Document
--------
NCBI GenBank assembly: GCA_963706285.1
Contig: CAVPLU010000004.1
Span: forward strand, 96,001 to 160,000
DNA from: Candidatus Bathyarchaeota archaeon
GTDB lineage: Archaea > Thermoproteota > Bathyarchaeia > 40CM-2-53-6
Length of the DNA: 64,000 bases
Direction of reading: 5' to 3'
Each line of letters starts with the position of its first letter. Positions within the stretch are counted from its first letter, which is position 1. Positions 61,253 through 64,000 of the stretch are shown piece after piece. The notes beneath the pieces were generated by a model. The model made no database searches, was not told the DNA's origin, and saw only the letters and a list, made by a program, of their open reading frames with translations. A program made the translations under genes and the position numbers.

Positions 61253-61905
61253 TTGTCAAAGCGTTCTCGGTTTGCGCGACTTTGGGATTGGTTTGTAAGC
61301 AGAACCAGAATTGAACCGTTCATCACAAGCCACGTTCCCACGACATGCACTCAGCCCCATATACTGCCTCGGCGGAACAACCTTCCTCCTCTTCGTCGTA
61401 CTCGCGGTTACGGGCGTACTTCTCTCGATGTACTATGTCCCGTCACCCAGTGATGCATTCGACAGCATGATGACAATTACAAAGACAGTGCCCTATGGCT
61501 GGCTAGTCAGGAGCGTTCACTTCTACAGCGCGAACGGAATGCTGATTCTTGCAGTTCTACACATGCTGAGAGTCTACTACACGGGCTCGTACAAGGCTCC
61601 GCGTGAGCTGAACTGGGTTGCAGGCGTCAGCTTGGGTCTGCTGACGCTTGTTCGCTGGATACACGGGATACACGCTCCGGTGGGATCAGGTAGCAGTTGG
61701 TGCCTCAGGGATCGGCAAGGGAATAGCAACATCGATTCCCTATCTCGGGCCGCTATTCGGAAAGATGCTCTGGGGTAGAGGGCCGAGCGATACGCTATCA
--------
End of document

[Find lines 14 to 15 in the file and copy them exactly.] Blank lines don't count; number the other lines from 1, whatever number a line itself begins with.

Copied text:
61601 GCGTGAGCTGAACTGGGTTGCAGGCGTCAGCTTGGGTCTGCTGACGCTTGTTCGCTGGATACACGGGATACACGCTCCGGTGGGATCAGGTAGCAGTTGG
61701 TGCCTCAGGGATCGGCAAGGGAATAGCAACATCGATTCCCTATCTCGGGCCGCTATTCGGAAAGATGCTCTGGGGTAGAGGGCCGAGCGATACGCTATCA